Now that task is handed off and save that video, upload it to like Vimeo or whatever. I don’t care what you use and you will never have to train for that task again. And what I tell my team is, you know, everybody’s like, oh yeah, that’s great. But then how do you keep all your SOP is up to date. We’ll get.
Each person that does that task once a quarter, it’s their job to go in and look at the original SOP and change anything that’s changed, right? Facebook move the button over here. You know? Uh, no, we can’t that this decision tree doesn’t work anymore. We don’t do that in our business. So take that out. Um, and what happens is.
Created systems for your entire business, uh, without you having to do it, all you did was record one task at a time.
Tim Melanson: Yeah. And isn’t it a catch 22 that people say they don’t have enough time to make more time, right?
Michelle Thompson: Yeah. Yeah. Cause it’s a snowball effect. Some people get so bogged down. They’re like, oh my gosh, I don’t even know where to start.
And you’re like, it’s okay. Just start with one task. And if that gives you. 10 minutes, take five of it to record the next task and the other five to go have a cup of coffee or whatever. Right. And now you have 20 minutes. Now you have 40 minutes. Now you have an hour, three hours, 10 hours. And it’s just the snowball effect.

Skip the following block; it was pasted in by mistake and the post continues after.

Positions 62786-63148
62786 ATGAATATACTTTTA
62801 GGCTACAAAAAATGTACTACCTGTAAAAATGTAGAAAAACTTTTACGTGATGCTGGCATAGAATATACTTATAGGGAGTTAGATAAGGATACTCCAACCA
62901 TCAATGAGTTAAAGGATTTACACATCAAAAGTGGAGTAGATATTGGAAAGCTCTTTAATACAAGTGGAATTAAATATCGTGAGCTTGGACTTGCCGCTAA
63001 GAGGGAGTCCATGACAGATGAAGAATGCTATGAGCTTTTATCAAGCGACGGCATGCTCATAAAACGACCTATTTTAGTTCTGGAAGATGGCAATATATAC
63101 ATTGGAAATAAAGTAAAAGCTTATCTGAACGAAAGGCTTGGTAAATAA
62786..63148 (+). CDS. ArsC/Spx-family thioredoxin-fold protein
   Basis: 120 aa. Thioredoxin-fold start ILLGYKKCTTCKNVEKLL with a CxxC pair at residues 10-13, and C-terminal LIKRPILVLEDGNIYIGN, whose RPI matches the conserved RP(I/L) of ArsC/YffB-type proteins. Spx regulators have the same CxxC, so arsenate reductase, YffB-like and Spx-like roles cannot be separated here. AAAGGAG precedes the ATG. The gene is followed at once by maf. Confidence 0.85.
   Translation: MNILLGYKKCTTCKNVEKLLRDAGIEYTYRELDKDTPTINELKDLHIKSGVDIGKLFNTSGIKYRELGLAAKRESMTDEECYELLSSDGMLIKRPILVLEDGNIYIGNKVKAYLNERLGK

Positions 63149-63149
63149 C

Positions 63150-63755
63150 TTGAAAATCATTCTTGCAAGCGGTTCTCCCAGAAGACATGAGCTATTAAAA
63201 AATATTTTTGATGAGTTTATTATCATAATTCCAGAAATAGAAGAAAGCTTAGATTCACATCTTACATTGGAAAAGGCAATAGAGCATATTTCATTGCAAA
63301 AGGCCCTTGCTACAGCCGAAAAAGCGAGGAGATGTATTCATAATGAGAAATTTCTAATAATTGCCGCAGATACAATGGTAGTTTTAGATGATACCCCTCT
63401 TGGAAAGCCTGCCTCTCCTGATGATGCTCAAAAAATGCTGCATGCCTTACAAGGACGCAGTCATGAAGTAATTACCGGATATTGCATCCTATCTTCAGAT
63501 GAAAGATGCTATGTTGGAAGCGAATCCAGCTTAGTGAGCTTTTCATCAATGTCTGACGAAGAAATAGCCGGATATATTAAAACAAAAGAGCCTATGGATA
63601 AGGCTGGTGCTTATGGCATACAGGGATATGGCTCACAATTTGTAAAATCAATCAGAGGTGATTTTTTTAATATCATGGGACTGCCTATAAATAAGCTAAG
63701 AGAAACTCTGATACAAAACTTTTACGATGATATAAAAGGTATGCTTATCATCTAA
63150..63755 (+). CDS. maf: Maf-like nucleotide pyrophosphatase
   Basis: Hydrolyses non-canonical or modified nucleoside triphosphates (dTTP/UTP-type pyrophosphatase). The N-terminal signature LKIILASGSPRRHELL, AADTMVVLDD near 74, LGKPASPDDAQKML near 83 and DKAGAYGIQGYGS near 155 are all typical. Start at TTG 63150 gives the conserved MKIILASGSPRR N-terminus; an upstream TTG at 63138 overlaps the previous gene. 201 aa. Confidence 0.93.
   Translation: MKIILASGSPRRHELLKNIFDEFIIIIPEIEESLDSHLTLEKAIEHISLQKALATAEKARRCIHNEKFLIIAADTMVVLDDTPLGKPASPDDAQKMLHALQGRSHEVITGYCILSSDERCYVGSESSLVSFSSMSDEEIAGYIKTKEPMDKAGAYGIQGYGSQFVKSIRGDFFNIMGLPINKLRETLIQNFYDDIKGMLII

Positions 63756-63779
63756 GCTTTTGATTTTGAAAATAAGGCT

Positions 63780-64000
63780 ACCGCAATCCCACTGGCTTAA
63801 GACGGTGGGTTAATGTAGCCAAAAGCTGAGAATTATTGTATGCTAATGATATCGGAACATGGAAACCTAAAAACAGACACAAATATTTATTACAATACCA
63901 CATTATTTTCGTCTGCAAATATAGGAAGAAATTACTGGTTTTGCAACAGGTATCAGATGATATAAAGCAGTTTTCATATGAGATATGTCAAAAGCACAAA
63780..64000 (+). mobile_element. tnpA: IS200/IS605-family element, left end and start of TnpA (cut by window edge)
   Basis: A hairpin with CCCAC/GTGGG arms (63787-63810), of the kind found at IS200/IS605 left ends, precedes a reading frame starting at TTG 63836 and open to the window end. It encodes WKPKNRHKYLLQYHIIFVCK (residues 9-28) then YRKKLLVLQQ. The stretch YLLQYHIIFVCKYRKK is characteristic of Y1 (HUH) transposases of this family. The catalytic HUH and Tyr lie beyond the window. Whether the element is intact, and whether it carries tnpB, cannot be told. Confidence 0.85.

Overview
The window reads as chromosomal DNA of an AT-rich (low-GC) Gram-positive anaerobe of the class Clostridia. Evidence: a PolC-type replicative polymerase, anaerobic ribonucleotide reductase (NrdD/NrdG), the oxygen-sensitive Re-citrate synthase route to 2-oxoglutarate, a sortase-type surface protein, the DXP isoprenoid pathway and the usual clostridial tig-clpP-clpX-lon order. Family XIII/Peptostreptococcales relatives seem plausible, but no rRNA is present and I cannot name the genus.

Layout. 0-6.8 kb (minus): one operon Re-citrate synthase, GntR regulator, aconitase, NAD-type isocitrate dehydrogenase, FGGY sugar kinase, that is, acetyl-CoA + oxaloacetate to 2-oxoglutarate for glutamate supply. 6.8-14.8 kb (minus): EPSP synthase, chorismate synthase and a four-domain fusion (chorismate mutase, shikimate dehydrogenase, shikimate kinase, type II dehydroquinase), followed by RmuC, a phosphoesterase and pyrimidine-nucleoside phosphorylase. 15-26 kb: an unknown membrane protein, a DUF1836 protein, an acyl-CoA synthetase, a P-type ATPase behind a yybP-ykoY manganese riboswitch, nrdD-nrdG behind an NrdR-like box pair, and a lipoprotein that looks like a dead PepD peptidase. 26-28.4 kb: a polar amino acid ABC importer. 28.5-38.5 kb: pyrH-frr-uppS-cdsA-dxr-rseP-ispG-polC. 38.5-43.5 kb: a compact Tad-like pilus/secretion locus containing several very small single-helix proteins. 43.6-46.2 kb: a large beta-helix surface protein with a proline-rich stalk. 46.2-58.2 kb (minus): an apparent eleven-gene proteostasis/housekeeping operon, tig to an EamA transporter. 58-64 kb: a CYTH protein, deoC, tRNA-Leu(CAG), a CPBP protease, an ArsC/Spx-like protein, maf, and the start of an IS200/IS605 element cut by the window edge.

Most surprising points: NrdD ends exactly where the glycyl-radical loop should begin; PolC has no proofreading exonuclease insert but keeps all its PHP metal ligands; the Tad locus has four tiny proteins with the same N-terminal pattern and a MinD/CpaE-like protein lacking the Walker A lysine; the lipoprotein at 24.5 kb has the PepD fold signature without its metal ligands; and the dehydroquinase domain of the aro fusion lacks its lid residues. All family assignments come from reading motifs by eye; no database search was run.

Um, and if we, when we don’t put pressure on ourselves, um, We become far more productive way faster because it doesn’t have to be perfect. It doesn’t have to be polished. We don’t have to take the time to write it all down. So as a business owner, that’s not our job. Our job is to transfer the knowledge from our brain to someone else.
Tim Melanson: Yeah.
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Okay. So you’ve probably dealt with a lot of. Uh, responses to why they, why people would not want to delegate. So other than time, what do you think holds people back from delegating their tasks?
Michelle Thompson: Yeah. Great question. Um, a lot of times it’s fear and for that, what I mean is. We’ve worked so hard to build this business up. And if I hand this task off to somebody else and they screw it up, it’s going to damage my company reputation. It’s going to damage what I’ve built my relationship with my client, which is going to turn into loss of money, X, X, X.